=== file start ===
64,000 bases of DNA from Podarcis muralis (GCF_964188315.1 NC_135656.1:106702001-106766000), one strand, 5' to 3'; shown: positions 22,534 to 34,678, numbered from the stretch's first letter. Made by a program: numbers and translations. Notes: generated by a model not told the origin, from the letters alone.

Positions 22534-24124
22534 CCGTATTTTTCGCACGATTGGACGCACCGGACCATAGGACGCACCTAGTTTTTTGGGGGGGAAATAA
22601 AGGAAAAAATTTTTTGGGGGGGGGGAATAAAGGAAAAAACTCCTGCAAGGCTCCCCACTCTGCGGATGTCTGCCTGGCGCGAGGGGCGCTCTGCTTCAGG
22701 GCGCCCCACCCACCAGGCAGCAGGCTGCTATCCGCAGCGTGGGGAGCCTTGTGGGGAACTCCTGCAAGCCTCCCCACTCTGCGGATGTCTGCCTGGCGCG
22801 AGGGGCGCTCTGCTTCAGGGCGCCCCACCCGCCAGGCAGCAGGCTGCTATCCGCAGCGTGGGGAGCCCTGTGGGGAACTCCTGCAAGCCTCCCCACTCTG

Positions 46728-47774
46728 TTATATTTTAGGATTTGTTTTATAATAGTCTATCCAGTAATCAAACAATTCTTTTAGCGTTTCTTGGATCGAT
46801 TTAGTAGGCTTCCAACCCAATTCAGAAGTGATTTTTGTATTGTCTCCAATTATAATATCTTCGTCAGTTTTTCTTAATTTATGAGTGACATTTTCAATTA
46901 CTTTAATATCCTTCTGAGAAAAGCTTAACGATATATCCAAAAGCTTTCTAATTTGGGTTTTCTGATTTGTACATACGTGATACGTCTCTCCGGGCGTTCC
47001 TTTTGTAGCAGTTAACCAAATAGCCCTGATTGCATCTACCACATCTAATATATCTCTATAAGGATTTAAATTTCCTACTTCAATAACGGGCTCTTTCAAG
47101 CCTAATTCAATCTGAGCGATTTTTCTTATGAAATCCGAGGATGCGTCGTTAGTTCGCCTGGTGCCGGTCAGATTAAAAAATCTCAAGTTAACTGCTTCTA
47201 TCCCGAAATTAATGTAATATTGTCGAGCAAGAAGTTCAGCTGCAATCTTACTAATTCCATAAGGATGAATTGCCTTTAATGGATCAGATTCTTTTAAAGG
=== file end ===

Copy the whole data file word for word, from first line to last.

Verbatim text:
64,000 bases of DNA from Podarcis muralis (GCF_964188315.1 NC_135656.1:106702001-106766000), one strand, 5' to 3'; shown: positions 22,534 to 34,678, numbered from the stretch's first letter. Made by a program: numbers and translations. Notes: generated by a model not told the origin, from the letters alone.

Positions 22534-24124
22534 CCGTATTTTTCGCACGATTGGACGCACCGGACCATAGGACGCACCTAGTTTTTTGGGGGGGAAATAA
22601 AGGAAAAAATTTTTTGGGGGGGGGGAATAAAGGAAAAAACTCCTGCAAGGCTCCCCACTCTGCGGATGTCTGCCTGGCGCGAGGGGCGCTCTGCTTCAGG
22701 GCGCCCCACCCACCAGGCAGCAGGCTGCTATCCGCAGCGTGGGGAGCCTTGTGGGGAACTCCTGCAAGCCTCCCCACTCTGCGGATGTCTGCCTGGCGCG
22801 AGGGGCGCTCTGCTTCAGGGCGCCCCACCCGCCAGGCAGCAGGCTGCTATCCGCAGCGTGGGGAGCCCTGTGGGGAACTCCTGCAAGCCTCCCCACTCTG

Positions 46728-47774
46728 TTATATTTTAGGATTTGTTTTATAATAGTCTATCCAGTAATCAAACAATTCTTTTAGCGTTTCTTGGATCGAT
46801 TTAGTAGGCTTCCAACCCAATTCAGAAGTGATTTTTGTATTGTCTCCAATTATAATATCTTCGTCAGTTTTTCTTAATTTATGAGTGACATTTTCAATTA
46901 CTTTAATATCCTTCTGAGAAAAGCTTAACGATATATCCAAAAGCTTTCTAATTTGGGTTTTCTGATTTGTACATACGTGATACGTCTCTCCGGGCGTTCC
47001 TTTTGTAGCAGTTAACCAAATAGCCCTGATTGCATCTACCACATCTAATATATCTCTATAAGGATTTAAATTTCCTACTTCAATAACGGGCTCTTTCAAG
47101 CCTAATTCAATCTGAGCGATTTTTCTTATGAAATCCGAGGATGCGTCGTTAGTTCGCCTGGTGCCGGTCAGATTAAAAAATCTCAAGTTAACTGCTTCTA
47201 TCCCGAAATTAATGTAATATTGTCGAGCAAGAAGTTCAGCTGCAATCTTACTAATTCCATAAGGATGAATTGCCTTTAATGGATCAGATTCTTTTAAAGG